[0026] The hydrogen filling passage 3 is principally comprised of a liquid hydrogen pipe 31 and a pipe cover 32 enclosing the liquid hydrogen pipe 31. One end of the hydrogen filling passage 3 is connected with a vehicular filling port a1 provided in the fuel cell vehicle A, while the other end thereof is connected with the filling port 11 of the liquid hydrogen tank 1. The pipe cover 32 is made of a heat-insulating material, and serves to prevent penetration of heat when hydrogen is filled.

[0027] One end of the degassing passage 4 is connected with the BOG vent 12 of the liquid hydrogen tank 1, while the other end thereof is connected with the hydrogen occlusive tank 2. The degassing passage 4 diverges into a first passage (vent) 41 and a second passage (bypass) 42 at a midpoint thereof, and the first passage 41 is provided with a relief valve (release valve) V1. The second passage 42 that is arranged to detour round the relief valve V1 is provided with a three-way solenoid valve (switching device) V2 between points where the second passage 42 branches off from the first passage 41 and where the second passage 42 meets with the first passage 41.

[0028] The relief valve V1 is configured to open when the pressure of BOG within the liquid hydrogen tank 1 reaches approximately 500 kPa.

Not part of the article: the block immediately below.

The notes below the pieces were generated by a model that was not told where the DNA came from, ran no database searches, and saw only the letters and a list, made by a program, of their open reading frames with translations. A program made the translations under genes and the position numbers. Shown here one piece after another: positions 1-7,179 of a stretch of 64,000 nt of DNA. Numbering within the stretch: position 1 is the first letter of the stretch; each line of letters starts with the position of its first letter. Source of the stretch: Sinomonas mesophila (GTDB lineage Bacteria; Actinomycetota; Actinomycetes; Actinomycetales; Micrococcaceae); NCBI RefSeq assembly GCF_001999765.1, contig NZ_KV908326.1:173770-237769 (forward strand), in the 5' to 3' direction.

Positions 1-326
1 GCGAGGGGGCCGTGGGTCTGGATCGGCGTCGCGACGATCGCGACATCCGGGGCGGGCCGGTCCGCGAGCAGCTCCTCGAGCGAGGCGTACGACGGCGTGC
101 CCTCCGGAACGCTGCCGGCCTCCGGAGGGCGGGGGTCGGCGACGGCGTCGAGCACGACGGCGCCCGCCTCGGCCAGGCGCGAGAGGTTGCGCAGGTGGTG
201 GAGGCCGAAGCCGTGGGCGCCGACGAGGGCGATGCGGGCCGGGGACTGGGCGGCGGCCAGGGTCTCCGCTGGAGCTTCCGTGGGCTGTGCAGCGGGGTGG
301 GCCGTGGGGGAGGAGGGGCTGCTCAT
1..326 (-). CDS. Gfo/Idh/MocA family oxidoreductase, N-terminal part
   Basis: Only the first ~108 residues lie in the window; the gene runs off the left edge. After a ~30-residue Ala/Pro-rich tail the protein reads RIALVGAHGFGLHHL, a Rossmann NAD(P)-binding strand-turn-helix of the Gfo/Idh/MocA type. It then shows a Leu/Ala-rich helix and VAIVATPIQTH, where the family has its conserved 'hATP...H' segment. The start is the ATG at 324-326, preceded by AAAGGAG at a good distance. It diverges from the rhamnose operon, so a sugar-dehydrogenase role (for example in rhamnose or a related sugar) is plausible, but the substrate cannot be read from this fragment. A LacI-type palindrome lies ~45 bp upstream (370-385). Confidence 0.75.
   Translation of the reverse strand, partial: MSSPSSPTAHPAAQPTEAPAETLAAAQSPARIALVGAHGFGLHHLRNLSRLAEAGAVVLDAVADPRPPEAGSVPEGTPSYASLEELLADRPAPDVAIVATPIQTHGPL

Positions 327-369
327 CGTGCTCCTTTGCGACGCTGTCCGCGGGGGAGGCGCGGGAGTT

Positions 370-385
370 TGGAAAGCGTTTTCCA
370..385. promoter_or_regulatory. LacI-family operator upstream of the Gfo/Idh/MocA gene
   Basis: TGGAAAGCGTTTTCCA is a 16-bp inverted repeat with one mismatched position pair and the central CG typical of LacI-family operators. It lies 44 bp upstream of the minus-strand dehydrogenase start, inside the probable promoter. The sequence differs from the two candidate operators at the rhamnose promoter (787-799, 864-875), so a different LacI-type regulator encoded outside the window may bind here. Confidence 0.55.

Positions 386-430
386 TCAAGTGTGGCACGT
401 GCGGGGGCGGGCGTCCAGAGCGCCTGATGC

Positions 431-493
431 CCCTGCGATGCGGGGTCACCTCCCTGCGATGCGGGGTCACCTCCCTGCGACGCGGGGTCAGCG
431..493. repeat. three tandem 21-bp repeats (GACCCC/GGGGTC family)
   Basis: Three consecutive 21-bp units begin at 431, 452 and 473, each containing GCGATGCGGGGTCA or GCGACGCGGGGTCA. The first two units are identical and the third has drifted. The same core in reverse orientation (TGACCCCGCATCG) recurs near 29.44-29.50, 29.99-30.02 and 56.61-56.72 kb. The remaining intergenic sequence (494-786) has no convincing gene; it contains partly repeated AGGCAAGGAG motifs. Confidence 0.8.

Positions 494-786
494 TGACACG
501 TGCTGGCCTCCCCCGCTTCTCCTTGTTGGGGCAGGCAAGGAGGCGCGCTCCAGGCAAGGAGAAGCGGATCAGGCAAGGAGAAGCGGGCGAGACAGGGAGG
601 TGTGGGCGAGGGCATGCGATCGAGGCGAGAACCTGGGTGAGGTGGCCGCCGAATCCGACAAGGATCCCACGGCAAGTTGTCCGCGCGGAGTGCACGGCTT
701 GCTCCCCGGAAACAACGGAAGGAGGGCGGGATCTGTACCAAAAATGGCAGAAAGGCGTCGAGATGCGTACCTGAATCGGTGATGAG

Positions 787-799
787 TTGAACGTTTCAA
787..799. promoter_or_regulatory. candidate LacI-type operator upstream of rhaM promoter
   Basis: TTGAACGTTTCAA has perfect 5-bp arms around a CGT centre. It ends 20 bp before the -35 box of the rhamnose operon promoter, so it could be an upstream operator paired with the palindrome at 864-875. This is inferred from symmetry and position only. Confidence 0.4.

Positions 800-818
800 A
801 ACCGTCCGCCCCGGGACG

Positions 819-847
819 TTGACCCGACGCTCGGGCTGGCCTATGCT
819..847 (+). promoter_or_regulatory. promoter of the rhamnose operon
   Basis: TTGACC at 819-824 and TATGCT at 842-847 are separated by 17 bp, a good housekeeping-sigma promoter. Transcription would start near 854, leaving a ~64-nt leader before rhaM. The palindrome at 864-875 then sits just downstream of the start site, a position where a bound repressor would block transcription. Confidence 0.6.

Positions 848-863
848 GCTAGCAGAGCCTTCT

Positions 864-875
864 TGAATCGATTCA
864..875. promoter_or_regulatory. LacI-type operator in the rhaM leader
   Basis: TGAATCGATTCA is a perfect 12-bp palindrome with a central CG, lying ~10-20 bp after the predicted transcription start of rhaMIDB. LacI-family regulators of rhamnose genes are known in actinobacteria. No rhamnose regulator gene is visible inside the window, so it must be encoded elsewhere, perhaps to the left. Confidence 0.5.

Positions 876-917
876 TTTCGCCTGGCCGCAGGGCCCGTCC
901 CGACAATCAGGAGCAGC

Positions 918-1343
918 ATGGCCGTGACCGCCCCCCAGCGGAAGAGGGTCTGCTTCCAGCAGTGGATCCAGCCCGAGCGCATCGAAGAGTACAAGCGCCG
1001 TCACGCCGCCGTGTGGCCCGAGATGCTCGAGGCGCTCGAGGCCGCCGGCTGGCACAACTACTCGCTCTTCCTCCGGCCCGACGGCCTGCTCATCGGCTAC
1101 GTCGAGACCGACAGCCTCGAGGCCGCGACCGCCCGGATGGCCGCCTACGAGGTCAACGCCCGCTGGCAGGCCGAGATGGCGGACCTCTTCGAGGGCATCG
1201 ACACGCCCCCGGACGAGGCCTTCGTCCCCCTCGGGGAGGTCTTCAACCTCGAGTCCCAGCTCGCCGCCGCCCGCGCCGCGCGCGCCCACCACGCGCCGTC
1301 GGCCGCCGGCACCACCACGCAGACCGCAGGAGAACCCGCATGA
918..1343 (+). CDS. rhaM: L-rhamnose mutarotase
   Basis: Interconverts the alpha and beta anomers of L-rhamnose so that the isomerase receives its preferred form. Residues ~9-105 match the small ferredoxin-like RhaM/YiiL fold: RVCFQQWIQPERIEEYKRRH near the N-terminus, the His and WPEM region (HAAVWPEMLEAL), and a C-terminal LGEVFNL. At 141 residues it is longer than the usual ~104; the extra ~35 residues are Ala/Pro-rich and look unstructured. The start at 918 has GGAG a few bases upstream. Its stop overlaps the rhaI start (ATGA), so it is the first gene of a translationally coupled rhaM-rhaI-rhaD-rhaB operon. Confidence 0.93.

[0029] The three-way solenoid valve V2 includes three valve arrangements, among which two solenoid valve arrangements connected with the second passage 42 are configured to open and close simultaneously, while the other solenoid valve arrangement connected with a fuel cell is kept closed. Accordingly, the three-way solenoid valve V2 may alternatively switches a route of BOG between the first passage 41 and the second passage 42. In addition, the three-way solenoid valve V2 may arbitrarily switch routes through which BOG flows by closing one of the three solenoid valve arrangements. Through the three-way solenoid valve V2 and pipes of various kinds, the liquid hydrogen tank 1 and the hydrogen occlusive tank 2 are connected with the fuel cell FC.

[0030] The temperature controller 5 is principally comprised of a duct 51 extending from somewhere near the liquid hydrogen tank 1 toward the hydrogen occlusive tank 2, a cooling fan 52 provided within the duct 51 at a location near the liquid hydrogen tank 1, and a heating fan 53 provided within the duct 51 at a location near the hydrogen occlusive tank 2.